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Extract vs All grain

New home brewer here with only a few batches under my belt. I started with 1 gallon all grain kits from Austin Homebrew and really enjoyed the process. When it was time to order more…the one gallon all grain kits were on back order so I ordered my own grain bills instead. Well, with such a small batch some of the specialty grain were calculating out at 2 oz or less. You can’t order these grains in less than 4 oz increments so there was a lot of waste. This pushed me to NH where I ordered a few one gallon kits but the kits were extract. Extract recipes intimidated me but went with it anyway. Yes, I realize that’s completely opposite from most.

I was surprised to see the recipes I received. Same extract for both Sierra Madre and Caribou Slobber. Yes, they are different specialty grains but we are only talking 4 oz. Are the two brews really 85% the same with a few specialty grains, hops, and yeast making worlds of difference when finished? I realize the yeast grows exponentially. This is all so fascinating to me.

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Specialty grains and the yeast can make all the difference. The yeast, and how it is used, makes the greatest difference in the final results.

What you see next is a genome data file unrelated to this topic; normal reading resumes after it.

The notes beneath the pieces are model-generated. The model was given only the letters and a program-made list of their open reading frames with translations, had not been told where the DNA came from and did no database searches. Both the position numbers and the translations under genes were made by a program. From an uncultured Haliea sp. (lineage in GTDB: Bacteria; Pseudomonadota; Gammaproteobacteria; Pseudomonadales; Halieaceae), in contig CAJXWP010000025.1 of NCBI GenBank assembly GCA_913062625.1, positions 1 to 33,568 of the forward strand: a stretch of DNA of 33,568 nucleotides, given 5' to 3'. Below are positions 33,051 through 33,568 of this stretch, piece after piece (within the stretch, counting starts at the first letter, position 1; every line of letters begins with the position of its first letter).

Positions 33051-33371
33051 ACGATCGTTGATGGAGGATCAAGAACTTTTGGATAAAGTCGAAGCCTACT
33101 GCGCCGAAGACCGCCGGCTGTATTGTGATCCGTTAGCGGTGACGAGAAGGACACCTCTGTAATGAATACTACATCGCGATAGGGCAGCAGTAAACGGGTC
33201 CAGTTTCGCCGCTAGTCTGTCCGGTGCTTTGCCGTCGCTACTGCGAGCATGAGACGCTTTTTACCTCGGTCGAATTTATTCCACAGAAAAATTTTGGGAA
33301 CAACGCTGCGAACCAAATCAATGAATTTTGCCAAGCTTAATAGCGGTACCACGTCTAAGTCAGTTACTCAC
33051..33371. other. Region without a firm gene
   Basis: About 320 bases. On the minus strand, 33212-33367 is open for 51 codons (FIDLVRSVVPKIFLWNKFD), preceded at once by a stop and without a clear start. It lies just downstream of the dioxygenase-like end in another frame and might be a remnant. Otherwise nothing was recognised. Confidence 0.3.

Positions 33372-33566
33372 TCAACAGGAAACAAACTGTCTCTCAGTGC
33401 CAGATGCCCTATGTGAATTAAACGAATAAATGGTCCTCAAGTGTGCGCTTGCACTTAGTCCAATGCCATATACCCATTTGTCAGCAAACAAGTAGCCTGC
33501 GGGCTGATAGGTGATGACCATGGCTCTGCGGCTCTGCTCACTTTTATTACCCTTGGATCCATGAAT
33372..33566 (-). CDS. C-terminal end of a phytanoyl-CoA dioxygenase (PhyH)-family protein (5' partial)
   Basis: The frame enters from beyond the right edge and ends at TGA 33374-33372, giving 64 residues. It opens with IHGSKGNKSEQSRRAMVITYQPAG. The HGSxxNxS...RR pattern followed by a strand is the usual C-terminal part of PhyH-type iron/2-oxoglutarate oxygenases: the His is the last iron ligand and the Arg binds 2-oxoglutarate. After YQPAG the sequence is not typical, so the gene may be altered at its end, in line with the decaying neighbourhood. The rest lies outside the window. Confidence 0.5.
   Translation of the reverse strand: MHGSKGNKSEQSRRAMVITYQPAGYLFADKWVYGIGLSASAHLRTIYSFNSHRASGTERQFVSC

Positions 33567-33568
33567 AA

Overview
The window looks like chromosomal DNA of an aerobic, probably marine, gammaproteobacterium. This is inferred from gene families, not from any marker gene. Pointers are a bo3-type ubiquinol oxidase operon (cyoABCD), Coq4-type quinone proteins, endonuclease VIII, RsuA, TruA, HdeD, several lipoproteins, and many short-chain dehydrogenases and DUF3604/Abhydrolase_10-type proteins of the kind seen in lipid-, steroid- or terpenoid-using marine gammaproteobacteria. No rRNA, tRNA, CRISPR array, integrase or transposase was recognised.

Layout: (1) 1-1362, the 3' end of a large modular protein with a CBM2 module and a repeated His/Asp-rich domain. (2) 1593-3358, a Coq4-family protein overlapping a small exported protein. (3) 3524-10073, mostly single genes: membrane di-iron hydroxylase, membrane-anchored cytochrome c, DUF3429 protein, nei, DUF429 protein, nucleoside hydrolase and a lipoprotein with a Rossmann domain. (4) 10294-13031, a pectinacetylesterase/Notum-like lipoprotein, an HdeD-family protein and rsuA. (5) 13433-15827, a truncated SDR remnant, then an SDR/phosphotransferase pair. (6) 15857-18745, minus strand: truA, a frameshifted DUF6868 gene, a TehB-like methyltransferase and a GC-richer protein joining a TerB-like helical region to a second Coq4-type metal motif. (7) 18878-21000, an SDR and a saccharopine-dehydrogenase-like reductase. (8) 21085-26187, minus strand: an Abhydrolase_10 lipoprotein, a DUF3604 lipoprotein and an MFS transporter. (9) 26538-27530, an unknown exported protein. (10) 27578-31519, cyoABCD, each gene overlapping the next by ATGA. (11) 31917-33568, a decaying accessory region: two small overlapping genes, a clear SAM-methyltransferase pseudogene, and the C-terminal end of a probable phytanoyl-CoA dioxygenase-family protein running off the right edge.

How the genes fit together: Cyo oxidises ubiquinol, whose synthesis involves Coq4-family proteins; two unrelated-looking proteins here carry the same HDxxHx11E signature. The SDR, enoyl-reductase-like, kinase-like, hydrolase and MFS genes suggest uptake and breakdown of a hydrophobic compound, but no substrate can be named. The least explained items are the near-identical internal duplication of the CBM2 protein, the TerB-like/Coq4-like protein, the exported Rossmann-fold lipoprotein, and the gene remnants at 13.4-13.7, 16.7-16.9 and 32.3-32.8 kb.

I asked myself the same question, so I performed an experiment. I picked up 6 lbs of malt extract, 1oz of hops, and US-05 (dry yeast used for just about anything), T-58 (dry saison/belgian yeast), and W34/70 (dry lager yeast). I brewed 5 gallons then split into 2-one-gallon fermentors and 1 Mr. Beer LBK. The end result is that I got three very different beers. The lager tastes roasty from the dark extract, the belgian tastes funky, and the US-05 tastes hoppy. Exact same wort split from the same brew pot, three different beers.

Amazon has a free preview of “Yeast” by Jamil Z and Chris White. The brewer that writes the intro (available via free preview) addresses this as well by stating that in his brewery they have seen wildly different results by fermenting the same wort with different yeasts.

Toss different hops and different specialty grains on top of different yeast and you have a completely different beer made from the same extract. Think about this also, change 15% of my DNA and I am a slug instead of having opposable thumbs necessary to crack open my homebrew.


Excellent experiment.

I definitely need to try this

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Specialty grains are the seasoning, and base malt is the meat. Changing the seasoning changes everything.

That’s actually a really good analogy.

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